Harbisher, Ben (2019) Researching the Deep State: Surveillance, Politics, and Dissent. In: Price, S. ed. Journalism, Power and Investigation: global and activist perspectives. London and New York: Routledge.

Harbisher, Ben (2016) ‘The Million Mask March: language, legitimacy, and dissent’, in Critical Discourse Studies, Special Journal Issue on Media and Protest, Sanz Sabido, Ruth and Price, Stuart: Taylor and Francis. 

Harbisher, Ben (2016) ‘Unthinking Extremism: Britain’s Fusion Intelligence Complex and the Radicalizing Narratives that Legitimize Surveillance’, in Surveillance & Society 13(3/4): 474-486, 201. 

Harbisher, Ben (2012) ‘Radicals, revolutionaries and misanthropes, towards a brief genealogy of public order and surveillance in Nottingham, c 1200-2012’, in Hard Times, n92, pp. 9-15.

Hayward, David (2019) ‘Online news video, Collaboration and social networks: the disruption of the media industry’, in Journalism, Power and Investigation: global and activist perspectives, edited by Price, Stuart. London and New York: Routledge.

Kamenou, Nayia (2019) ‘Sexuality, gender and the (re) making of modernity and nationhood in Cyprus’, Women’s Studies International Forum, vol 74.https://www.dora.dmu.ac.uk/handle/2086/17685

Kamenou, Nayia (2019) ‘Difficult Intersections: Nation(alism) and the LGBTIQ Movement in Cyprus’, in: Intersectionality in Feminist and Queer Movements: Confronting Privileges, edited by Eléonore Lépinard and Elizabeth Evans. London and New York: Routledge https://www.dora.dmu.ac.uk/handle/2086/17634

Kamenou, Nayia (2016) ‘Sexual Politics – Party Politics: The Rules of Engagement in the Case of Cyprus’, in Party-Society Relations in the Republic of Cyprus: Political and Societal Strategies (Routledge Advances in Mediterranean Studies), Charalambous, Giorgos and Christophorou, Christophoros, London and New York: Routledge.

Kamenou, Nayia (2015) Women and Gender in Cypriot Films: (Re) claiming Agency amidst the Discourses of its Negation’, in Cypriot Cinemas: Memory, Conflict, and Identity in the Margins of Europe(Topics and Issues in National Cinema), edited by Constantinides, Costas and Papadakis, Yiannis, New York and London: Bloomsbury.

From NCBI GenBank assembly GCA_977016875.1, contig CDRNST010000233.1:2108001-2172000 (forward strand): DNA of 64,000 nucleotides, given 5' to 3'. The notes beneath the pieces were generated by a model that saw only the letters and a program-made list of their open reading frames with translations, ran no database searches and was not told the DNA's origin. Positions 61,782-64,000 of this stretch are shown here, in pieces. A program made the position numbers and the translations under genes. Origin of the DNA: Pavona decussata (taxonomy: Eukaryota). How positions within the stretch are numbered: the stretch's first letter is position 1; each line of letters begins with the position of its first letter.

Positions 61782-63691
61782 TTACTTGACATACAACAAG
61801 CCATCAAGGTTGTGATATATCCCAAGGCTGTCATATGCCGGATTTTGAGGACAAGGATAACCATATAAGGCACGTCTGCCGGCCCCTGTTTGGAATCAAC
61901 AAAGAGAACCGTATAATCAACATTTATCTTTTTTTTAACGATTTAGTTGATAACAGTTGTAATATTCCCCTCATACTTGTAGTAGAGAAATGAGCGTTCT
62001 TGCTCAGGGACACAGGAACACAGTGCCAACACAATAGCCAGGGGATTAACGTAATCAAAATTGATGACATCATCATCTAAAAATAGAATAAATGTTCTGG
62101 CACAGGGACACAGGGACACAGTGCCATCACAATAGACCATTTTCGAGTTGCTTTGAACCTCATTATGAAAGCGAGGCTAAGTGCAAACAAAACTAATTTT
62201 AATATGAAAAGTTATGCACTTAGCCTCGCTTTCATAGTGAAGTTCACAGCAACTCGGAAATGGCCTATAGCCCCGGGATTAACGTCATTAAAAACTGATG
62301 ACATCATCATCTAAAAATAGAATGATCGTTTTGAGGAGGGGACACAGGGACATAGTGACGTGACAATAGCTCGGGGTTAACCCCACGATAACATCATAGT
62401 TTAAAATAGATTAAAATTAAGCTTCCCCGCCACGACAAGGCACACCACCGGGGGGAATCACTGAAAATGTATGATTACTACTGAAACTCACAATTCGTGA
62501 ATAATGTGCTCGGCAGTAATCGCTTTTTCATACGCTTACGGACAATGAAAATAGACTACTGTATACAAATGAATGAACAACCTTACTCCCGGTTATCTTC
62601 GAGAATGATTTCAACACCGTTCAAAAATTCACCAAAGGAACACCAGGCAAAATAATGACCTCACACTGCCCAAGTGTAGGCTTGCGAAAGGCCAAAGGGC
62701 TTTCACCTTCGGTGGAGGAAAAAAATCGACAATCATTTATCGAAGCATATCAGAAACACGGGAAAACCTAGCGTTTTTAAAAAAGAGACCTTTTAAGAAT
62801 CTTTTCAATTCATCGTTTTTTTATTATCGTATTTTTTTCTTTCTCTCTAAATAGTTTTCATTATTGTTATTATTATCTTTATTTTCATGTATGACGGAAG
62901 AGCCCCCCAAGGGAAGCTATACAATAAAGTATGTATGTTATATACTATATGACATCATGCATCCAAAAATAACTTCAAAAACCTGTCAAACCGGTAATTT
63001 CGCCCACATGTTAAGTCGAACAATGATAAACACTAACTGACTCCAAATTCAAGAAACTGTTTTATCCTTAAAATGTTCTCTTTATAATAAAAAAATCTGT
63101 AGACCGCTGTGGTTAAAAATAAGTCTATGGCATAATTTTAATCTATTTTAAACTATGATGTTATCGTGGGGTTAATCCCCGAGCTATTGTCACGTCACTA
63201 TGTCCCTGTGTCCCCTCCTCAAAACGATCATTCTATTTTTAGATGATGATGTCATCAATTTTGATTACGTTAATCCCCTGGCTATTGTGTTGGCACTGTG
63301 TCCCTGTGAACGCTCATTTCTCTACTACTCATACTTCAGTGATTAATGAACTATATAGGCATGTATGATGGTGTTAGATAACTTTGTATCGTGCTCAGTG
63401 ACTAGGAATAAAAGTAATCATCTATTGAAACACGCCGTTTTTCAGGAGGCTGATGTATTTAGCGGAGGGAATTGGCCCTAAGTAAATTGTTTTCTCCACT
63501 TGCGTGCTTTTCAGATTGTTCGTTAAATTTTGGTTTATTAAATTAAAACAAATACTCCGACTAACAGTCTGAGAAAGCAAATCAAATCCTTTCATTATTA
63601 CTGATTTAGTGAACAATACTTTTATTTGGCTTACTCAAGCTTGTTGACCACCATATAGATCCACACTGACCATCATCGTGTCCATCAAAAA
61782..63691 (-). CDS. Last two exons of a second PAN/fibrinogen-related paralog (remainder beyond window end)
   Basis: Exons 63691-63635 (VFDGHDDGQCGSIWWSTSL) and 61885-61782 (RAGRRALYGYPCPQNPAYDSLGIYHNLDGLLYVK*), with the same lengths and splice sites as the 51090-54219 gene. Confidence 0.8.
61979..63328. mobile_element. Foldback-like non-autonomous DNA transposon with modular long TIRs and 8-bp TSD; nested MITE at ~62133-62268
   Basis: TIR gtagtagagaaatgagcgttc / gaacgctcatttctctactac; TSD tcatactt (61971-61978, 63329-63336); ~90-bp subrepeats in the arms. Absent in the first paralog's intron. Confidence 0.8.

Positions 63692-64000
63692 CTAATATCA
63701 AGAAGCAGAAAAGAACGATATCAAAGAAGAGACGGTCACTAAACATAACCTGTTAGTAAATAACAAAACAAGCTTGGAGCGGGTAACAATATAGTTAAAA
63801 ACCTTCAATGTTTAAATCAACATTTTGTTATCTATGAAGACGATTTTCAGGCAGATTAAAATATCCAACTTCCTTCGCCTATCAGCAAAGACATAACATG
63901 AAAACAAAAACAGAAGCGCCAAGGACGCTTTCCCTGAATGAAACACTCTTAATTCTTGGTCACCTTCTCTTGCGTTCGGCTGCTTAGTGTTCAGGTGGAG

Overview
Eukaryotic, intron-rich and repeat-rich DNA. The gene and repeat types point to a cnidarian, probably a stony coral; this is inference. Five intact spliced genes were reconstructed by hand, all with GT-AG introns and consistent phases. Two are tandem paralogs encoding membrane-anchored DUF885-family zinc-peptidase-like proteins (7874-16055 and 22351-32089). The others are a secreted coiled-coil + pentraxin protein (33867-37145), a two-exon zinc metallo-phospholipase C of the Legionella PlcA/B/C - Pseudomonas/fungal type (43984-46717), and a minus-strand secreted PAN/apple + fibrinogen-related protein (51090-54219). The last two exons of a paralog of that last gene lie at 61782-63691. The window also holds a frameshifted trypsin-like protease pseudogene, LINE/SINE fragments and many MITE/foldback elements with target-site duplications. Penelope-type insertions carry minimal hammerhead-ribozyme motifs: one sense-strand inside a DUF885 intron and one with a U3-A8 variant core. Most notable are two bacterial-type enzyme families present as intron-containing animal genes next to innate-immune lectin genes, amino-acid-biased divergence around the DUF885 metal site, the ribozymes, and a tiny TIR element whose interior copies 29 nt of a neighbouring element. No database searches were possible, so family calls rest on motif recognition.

Kamenou, Nayia (2014) Vote for Your Rights: Voting Trends of the Lesbian, Gay, Bisexual and Queer Community: Results Report: 2nd Part of the Research (Postelectoral) July 2014. Athens: Colour Youth & Athens Pride, available at: http://voteforyourrights.gr/wp-content/uploads/Post-election-full-report-EL.pdf

Lee, Jason (2018) Nazism and Neo-Nazism in film and media, Amsterdam: Amsterdam University Press. 

Lee, Jason (2017) Sex Robots – the future of desire. London: Palgrave Macmillan. 

Lee, Jason (2017) ‘The Devil you don’t know? The rise and fall and rise of Linda Blair’, in O’Connor, J. and Mercer, J. (eds) Childhood and Celebrity, Taylor and Francis.

Lee, Jason (2017) Burning Box. Eyewear Publishing.

Lee, Jason (2013) The Psychology of Screenwriting, Bloomsbury Academic 

Lee, Jason (2012) Cultures of Addiction, Cambria Press.

Lee, Jason (2012) ‘The Zoo Keeper’s Strife: Will Self’s Psychiatric Fictions’, Philosophy and Literature, Volume 36, Number 1, April 2012, 196-208.

Lee,Jason (2005) Pervasive Perversion: Paedophilia and Child Sexual Abuse in Media/Culture. Free Association Books.

Pasternak, Gil and Ziętkiewicz, M. (2017) ‘Beyond the Familial Impulse: Domestic Photography and Sociocultural History in Post-communist Poland, 1989-1996’, Photography & Culture 10 (2), Special Issue: Seeing Family, pp. 121-145.